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Induced Current GRE Problem

  • #1
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Homework Statement


http://grephysics.net/ans/9277/54

I am confused about this. The explanation for why the induced current is clockwise is because the induced current would resist the change in magnetic flux, therefore work to increase the magnetic field. But if the current induced in the wires is in the same direction as the original current, I use the right hand rule and it seems as if the magnetic field's will work to cancel eachother out.

I'm picturing two circles going around each wire in the same direction (magnetic field) and between the wires one magnetic field will be going up while the other goes down.
Where is my thinking going wrong here?

Edit:
Is it because if the current is moving in the same direction, there will be an attractive force and therefore it will fight to increase the magnetic field? I feel like this logic isn't right because everyone else seems to be deducing the fact that it is going clockwise and then use that information to decide which way the forces are pulling on each side
 
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Answers and Replies

  • #2
rude man
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Homework Statement


http://grephysics.net/ans/9277/54

But if the current induced in the wires is in the same direction as the original current, I use the right hand rule and it seems as if the magnetic field's will work to cancel eachother out.
That statement makes no sense. The induced current will be in the same direction as that of the long wire in one side of the loop and obviously will be in the opposite direction in the other side.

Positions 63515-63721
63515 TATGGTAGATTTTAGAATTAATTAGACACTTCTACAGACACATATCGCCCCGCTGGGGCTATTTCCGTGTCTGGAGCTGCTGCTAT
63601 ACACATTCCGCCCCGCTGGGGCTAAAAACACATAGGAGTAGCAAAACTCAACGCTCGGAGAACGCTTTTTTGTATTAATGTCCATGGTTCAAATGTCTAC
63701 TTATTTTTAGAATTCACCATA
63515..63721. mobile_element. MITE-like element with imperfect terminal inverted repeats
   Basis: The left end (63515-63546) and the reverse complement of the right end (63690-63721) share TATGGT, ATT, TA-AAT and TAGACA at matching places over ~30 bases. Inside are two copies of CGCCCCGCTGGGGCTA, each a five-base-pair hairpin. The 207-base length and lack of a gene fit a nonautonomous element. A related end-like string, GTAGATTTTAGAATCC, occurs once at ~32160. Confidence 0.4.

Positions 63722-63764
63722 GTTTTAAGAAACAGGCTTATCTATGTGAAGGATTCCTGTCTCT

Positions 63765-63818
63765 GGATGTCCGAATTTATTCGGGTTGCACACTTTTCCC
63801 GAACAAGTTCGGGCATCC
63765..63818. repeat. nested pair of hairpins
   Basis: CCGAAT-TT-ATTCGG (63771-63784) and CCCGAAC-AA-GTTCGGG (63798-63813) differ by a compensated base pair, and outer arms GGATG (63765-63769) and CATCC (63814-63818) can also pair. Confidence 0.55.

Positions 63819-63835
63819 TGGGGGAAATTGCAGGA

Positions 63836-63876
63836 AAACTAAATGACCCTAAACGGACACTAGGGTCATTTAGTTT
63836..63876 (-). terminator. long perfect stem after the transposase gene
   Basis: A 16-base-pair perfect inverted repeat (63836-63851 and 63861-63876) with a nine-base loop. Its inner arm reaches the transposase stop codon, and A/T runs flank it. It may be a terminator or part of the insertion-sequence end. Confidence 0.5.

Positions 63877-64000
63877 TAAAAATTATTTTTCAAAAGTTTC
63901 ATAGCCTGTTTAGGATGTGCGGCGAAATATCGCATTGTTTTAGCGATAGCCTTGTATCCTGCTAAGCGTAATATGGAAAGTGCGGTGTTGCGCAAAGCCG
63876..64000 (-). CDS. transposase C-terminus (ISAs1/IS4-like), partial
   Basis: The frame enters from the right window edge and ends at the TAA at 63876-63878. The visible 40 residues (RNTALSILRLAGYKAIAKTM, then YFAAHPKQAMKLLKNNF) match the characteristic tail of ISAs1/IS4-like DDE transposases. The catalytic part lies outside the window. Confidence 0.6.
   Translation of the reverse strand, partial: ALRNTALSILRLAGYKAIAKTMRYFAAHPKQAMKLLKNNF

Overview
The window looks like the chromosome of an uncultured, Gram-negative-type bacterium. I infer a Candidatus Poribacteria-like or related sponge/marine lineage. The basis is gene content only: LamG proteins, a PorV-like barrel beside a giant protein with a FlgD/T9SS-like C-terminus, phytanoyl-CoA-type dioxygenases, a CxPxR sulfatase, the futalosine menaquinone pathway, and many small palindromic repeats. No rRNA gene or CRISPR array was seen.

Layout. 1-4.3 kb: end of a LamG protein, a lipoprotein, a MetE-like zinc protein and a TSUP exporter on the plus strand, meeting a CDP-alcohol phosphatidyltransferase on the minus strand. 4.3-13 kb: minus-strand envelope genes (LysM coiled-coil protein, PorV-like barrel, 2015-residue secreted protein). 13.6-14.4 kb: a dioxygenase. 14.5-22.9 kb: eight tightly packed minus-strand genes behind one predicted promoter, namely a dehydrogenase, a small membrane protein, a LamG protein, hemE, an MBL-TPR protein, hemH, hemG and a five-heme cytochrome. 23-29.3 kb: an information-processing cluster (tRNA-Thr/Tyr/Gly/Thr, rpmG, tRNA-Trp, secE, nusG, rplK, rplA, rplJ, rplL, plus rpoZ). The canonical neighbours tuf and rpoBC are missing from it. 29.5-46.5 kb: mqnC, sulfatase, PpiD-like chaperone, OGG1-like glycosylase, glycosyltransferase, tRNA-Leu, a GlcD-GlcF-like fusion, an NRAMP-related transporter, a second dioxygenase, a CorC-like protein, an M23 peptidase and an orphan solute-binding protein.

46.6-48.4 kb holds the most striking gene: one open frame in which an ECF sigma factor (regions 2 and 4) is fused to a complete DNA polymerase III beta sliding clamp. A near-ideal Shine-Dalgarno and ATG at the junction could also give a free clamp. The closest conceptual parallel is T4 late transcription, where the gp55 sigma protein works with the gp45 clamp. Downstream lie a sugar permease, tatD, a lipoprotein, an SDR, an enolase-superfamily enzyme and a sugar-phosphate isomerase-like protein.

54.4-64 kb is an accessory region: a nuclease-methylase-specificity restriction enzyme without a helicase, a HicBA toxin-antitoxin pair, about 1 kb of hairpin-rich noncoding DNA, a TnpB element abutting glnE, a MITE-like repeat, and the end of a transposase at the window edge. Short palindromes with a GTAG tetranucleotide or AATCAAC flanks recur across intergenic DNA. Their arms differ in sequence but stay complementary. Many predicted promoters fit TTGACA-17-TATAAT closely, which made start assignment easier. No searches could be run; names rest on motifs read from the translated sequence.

What direction of loop current will increase the flux thru the coil? (Use the right-hand rule).

As to why E is right and D is wrong, you can also solve this dilemma by remembering that for parallel wires, same-direction currents imply attraction while opposite-direction currents imply repulsion.
 
  • #3
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That statement makes no sense. The induced current will be in the same direction as that of the long wire in one side of the loop and obviously will be in the opposite direction in the other side.

What direction of loop current will increase the flux thru the coil? (Use the right-hand rule).

Oops I meant the side of the loop closest to the original wire (not both of them).

As for what direction of loop current will increase the flux thru the coil? And I should use the right hand rule. I'm so bad at this but I really want to understand. It seems like no matter what way the current runs and I point my thumb my hand will curve through the loop one way or another? I want to to make it so the way my hand curls will make the part of the loop close to the original wire compliment eachother? If so it seems like it going counter clockwise would achieve this ;-(
 
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  • #4
rude man
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That statement makes no sense. The induced current will be in the same direction as that of the long wire in one side of the loop and obviously will be in the opposite direction in the other side.

What direction of loop current will increase the flux thru the coil? (Use the right-hand rule).

QUOTE]
Oops I meant the side of the loop closest to the original wire (not both of them).

As for what direction of loop current will increase the flux thru the coil? I'm pointing my thump up and curving my hand and then doing the same thing with my thumb down, but i'm not seeing how to tell which one increases the flux.. it seems like they both will make a magnetic field going through the coil, it seems to me like clockwise will have a greater effect in canceling out the magnetic field from the original wire. Idk help ;-(